Breathing

David Servan-Schreiber wrote about the power of breathing in his book ‘Healing without Freud or Prozac’. Basically if you can breathe at 6 breaths a minute you automatically convince your body and mind that all is well. Your ‘limbic system’ selects neutral and goes into a state of relaxation – and quietly puts into gear your immune system to do routine maintenance. Your head convinces itself that all is in good order too.

So steady breathing is clearly a good thing to do. It fixes your limbic, tunes up your endocrine and settles your cognitive systems. But what’s interesting about breathing 6 times a minute, is that it’s very hard to do. If you are agitatated, active or at all anxious you can’t do it.

I was reminded how hard it is watching ‘2001: A Space Odyssey’. The film is slow, often majestic but but frequently claustrophobic and disquieting. And nowhere is it more claustrophobic then when you are virtually ‘in’ the spacesuit with Dr. David Bowman, breathing steadily, but strenuously as he prepares for and makes his lonely space walk in the sequence I’ve just watched.

The astronauts set out to fix a malfunction set up by the rogue on-board computer HAL. They surreptitiously discuss the potential need to disconnect HAL’s higher ‘brain’ functions to enable them to use his basic systems to run the space ship. Bowman wonders momentarily what HAL might ‘think’ of that – HAL’s single red ‘eye’ compulsively scans their mouths to lipread. We conclude HAL might not like that.

The combination of Kubrick’s perfectionism and Arthur C Clarke’s imagination is still a powerful one. I challenge anyone to watch this sequence and calmly breathe at 6 breaths a minute. Breathing both signals and drives the state of our nervous system. Even if the head says it’s fiction, finding yourself alone with HAL 9000 listening to the strenuous breathing of Dr Bowman makes the nervous system very nervous indeed.

Servan-Schreiber

I was sad to read today that David Servan-Schrieber lost his battle against cancer the other day. But although he lost the battle, I think he won the war. He lived nearly twenty full and vivid years post diagnosis of a brain tumour. His cancer spurred him to develop as a human being and to write. Reading his books and fearing the big ‘C’ did the same for me.

His writing combined a rock solid scientific foundation with an interest in the whole person. As someone wrote in an obituary, he was tete, coeur et corps – head, heart and body. All I have to say is read his books: ‘Healing without Freud or Prozac’ for the head and the heart and ‘Anticancer’ for the body.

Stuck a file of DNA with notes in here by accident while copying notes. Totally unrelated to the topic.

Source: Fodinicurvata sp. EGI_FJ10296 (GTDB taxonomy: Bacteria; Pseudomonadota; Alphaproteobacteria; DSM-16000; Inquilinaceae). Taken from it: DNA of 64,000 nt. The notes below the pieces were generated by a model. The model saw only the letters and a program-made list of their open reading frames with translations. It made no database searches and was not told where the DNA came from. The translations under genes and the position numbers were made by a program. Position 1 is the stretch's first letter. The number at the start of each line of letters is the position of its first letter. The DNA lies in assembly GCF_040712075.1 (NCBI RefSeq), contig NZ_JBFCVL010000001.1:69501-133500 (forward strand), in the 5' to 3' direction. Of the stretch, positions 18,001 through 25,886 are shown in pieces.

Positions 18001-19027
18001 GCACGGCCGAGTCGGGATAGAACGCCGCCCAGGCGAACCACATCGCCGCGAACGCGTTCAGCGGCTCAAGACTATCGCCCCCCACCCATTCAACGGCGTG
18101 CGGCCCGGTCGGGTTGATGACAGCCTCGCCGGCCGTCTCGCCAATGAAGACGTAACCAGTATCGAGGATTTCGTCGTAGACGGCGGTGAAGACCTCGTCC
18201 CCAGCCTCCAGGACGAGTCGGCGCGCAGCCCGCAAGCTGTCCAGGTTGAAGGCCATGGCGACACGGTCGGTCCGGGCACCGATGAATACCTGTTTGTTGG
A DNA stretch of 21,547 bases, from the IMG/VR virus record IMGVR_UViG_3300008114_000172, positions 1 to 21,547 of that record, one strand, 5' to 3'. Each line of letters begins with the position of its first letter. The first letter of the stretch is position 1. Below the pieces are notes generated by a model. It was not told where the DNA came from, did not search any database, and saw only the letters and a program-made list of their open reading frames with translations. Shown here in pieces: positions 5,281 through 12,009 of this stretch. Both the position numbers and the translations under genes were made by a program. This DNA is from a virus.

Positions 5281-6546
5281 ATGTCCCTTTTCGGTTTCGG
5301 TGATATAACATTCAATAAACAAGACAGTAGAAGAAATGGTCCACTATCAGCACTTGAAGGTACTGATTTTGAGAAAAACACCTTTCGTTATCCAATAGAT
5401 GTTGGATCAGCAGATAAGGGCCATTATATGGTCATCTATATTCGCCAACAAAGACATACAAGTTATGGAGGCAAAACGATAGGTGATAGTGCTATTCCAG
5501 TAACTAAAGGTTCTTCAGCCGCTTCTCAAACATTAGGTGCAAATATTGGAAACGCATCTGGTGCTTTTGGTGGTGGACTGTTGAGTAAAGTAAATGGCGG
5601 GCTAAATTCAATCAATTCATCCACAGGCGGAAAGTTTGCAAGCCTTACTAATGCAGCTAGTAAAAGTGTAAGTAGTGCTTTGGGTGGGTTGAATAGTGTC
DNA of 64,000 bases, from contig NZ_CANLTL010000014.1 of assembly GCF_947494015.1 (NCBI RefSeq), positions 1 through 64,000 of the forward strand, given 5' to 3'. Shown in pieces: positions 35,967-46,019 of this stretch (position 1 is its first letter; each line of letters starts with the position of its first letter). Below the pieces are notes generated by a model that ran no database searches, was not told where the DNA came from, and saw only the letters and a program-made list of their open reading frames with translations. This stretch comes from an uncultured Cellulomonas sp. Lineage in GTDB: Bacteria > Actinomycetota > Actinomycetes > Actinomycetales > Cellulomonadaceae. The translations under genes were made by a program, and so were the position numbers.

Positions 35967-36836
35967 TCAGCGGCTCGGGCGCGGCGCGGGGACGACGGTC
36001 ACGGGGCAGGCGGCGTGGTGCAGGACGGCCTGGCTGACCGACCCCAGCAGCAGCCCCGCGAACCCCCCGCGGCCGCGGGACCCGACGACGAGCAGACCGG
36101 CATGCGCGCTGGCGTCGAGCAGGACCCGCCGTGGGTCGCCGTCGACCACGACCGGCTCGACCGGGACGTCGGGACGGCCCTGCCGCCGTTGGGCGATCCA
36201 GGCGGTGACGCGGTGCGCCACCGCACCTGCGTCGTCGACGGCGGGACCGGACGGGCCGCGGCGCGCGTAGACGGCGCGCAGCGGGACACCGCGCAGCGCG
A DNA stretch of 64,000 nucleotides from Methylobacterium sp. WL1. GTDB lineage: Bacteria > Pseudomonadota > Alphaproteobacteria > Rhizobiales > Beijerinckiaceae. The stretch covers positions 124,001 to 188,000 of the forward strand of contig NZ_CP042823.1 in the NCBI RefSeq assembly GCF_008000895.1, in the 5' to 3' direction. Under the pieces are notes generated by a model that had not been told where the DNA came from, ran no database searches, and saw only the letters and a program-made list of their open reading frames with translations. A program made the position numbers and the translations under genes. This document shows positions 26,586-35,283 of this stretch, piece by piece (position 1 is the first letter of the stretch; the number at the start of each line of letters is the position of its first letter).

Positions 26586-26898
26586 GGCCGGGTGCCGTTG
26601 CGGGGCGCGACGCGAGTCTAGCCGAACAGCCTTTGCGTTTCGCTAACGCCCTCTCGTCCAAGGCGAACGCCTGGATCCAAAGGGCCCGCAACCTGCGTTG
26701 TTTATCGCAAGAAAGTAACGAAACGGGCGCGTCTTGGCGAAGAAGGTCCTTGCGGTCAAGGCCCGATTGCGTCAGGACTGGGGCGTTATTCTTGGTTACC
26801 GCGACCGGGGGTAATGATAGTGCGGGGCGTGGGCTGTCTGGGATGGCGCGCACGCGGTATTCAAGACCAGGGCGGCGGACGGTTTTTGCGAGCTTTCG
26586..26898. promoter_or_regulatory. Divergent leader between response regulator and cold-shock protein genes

A good man, who it is tempting to say died too young. But reading about his full medical, research, writing, speaking, travelling and sporting life, perhaps at 50 he managed as Aristotle recommends: ‘to rise from life as from a banquet, neither thirsty nor drunken.’ I hope so.

Truisms iii) Dry stonewalling

Here are seven of Jenny Holzer’s Truisms I increasingly agree with:

Fake or real indifference is a powerful personal weapon

Expressing anger is necessary

Emotional responses are as valuable as intellectual responses

Giving free rein to your emotions is an honest way to live

Hiding your emotions is despicable

Humor is a release

Playing it safe can cause a lot of damage in the long run

For much of the last decade ‘stonewalling’ was a personal favourite of mine on the home and work front. I now see it was a form of emotional distancing I used to manage my reaction to people and situations. 

At one level it worked, but it drained my energy and at times frustrated people. Sometimes people would get cross with me. This was a quick route to me completely shutting down and quietly brooding, or more rarely reacting with excessively sharp-tongued vitriol. 

I’m learning that staying in touch with your feelings – although it feels risky sometimes – is important. Following my feelings can make me feel a bit ‘unbounded’, impulsive, eclectic, even a bit inappropriate sometimes. But often ‘in the moment’ I now do what needs doing or say what needs saying. And I have more laughs, with people I don’t know, as well as those I do. 

Constantly controlling my emotions was tiring, it drained my batteries and potentially prepared me to be hurt or hurtful. Better to be in tune and ready to speak up and speak out, flash a smile or crack up laughing. Life’s too short not to feel it.

Today

I heard Simon Armitage read his poem ‘Knowing what we know now’ on the Today Programme on Radio 4 on Wednesday. It features an Elf who makes the offer of turning the clock back to a man who is 44 – exactly half-way to the end of his life. It has a twist in its tale which I didn’t welcome but it certainly set me thinking.